An open letter to pre-Rwanda Meagan…

Dear [insert starry-eyed traveler here],

A year ago today, I was feverishly packing my bags to go to Rwanda. Tomorrow, the same program and advisor that I traveled with is escorting a new group of students on the trip of a lifetime.

Instead of hashing plans to sneak on their plane (which I can hardly refrain from doing), I’ve been reminiscing about my experience and more specifically, what I would do differently.

While I don’t believe you can ever fully prepare for an experience abroad, there are some things that I would advise my fellow travelers to remember and consider.

  • Be flexible. This will seem like a no-brainer the first or second time something small goes wrong, but eventually you will have to make the conscious decision to go with the flow.  I regret every moment of anxiety or stress that I felt in Rwanda, simply because it was one less moment that I spent appreciating and creating my experience.
  • Journal, dammit. There were more than a couple days that I had to force myself to sit down and write during my trip. Trust me, I know–some afternoons, a nap will call your name so loudly you will hardly be able to resist. However, I hope that you hear my little voice whisper a quick reminder to write. Internet will not always work for blogging, your tired mind may make handwriting a chore, but I beg you to write because if anything, I wish I would have written more.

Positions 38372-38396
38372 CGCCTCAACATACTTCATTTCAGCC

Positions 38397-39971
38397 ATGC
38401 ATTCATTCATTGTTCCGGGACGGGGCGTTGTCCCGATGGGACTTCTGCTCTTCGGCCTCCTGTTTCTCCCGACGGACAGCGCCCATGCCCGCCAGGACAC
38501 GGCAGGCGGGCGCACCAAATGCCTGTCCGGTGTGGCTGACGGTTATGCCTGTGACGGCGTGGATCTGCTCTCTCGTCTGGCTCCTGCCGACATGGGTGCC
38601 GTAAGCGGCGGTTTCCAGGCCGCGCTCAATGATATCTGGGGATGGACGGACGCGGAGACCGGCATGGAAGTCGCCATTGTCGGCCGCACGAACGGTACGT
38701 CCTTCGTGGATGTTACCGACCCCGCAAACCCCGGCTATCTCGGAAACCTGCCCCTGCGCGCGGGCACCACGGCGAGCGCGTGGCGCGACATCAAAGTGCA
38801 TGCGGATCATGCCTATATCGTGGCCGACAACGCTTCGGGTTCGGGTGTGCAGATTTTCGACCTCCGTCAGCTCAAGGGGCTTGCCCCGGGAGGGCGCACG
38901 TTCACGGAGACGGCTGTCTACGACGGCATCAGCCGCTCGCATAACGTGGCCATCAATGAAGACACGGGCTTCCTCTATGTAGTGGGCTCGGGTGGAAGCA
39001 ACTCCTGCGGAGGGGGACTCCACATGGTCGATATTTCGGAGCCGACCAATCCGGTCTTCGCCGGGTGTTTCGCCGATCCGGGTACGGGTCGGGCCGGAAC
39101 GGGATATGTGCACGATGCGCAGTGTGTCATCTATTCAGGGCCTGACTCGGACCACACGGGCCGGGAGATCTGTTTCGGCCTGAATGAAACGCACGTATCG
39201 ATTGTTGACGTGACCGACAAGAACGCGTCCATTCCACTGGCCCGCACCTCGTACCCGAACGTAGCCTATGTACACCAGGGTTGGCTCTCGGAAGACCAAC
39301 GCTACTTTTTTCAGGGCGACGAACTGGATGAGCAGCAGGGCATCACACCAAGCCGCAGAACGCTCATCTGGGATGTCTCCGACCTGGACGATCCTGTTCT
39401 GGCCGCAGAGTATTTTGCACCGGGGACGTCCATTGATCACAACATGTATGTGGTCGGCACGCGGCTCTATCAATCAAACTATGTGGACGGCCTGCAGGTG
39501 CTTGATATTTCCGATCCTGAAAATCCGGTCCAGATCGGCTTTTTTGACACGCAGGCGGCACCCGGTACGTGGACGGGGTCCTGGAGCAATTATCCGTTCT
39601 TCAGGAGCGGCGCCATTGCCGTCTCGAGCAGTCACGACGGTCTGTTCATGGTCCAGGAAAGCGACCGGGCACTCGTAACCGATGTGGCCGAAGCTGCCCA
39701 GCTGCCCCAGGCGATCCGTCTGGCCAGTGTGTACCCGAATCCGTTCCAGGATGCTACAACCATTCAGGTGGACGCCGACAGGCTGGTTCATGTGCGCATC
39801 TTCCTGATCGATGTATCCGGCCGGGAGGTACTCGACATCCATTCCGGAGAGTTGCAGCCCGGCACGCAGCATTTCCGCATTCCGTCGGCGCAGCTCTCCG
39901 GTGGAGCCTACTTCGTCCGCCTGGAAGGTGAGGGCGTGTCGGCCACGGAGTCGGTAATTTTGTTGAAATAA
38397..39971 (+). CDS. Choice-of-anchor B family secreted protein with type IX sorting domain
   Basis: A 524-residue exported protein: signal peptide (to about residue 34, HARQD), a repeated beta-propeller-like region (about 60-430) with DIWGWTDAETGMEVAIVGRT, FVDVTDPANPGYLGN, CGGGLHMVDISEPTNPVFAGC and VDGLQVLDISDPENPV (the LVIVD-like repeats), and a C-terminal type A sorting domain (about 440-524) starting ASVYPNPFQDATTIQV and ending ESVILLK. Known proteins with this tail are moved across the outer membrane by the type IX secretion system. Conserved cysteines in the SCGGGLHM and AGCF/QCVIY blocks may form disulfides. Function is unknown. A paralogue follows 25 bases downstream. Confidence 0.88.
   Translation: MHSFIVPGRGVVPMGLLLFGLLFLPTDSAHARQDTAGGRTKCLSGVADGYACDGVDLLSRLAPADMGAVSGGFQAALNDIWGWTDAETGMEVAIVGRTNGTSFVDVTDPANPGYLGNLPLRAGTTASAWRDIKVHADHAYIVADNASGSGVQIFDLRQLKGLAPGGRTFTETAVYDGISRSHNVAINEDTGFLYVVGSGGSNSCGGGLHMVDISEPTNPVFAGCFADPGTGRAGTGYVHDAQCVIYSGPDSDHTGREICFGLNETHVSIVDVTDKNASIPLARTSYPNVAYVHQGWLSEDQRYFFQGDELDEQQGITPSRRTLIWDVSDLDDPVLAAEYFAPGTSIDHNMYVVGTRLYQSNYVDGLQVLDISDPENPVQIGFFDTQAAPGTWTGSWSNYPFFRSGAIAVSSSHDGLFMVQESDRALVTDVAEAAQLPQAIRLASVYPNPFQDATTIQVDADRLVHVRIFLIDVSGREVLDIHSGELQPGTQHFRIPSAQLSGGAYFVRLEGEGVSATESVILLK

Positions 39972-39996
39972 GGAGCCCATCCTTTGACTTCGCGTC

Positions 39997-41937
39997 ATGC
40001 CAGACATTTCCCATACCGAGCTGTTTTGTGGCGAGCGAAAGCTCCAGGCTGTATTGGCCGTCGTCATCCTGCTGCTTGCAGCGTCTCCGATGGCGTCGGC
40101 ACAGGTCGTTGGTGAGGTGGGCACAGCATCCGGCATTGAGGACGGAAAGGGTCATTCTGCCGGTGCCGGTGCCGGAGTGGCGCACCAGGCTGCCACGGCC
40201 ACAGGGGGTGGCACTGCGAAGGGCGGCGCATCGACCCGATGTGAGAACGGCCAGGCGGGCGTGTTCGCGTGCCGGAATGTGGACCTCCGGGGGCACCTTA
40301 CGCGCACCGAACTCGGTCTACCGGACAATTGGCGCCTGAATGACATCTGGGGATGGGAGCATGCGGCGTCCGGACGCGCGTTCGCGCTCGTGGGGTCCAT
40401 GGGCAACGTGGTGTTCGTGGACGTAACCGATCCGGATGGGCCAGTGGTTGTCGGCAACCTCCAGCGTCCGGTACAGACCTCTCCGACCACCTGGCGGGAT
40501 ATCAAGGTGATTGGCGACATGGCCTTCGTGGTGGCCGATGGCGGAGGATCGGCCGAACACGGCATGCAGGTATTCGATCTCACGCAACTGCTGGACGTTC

• Put people first. There is an honest line between friend and tourist. Photos are priceless, but certainly cheaper than genuine relationships. Get to know people not for a potential photo-op, but because people are fascinating, smart and have so much for you to learn. Anyone can Google a picture of a smiling child or a bustling African market, but not everyone can tell a captivating story about a relationship they made experiencing such things.
  • Take the bus. Apply this advice however you like, but I cannot tell you how rewarding it was to take the mini-bus while I was in Rwanda. Our group took taxis occasionally and walked often, but nothing immersed me in culture quite like stuffing 20 people into a 14-passenger van.
  • Just do it. Eat the Ethiopian. Eat the fried plantains. Join the dance. Try the game. Ignore the gecko. There are so many things that you should just DO because it will enrich, validate and enhance your experience. These things are new, but if you were interested in only eating American food, you could have done so on a much tighter budget.
  • Finally, take note. Note every moment that thrills you, scares you or keeps you up at night. Dig and try to find out why. If you can pinpoint these things and connect with them when you return home, your trip will never really end. In fact, when you return, your experience will have just begun.

So, travelers, enjoy your trip. Soak it up, breathe it in and let it change you. While I can brainstorm things I would do differently, I have never once regretted my time and it is my hope that you will feel the same.

Safe travels!

14

– md

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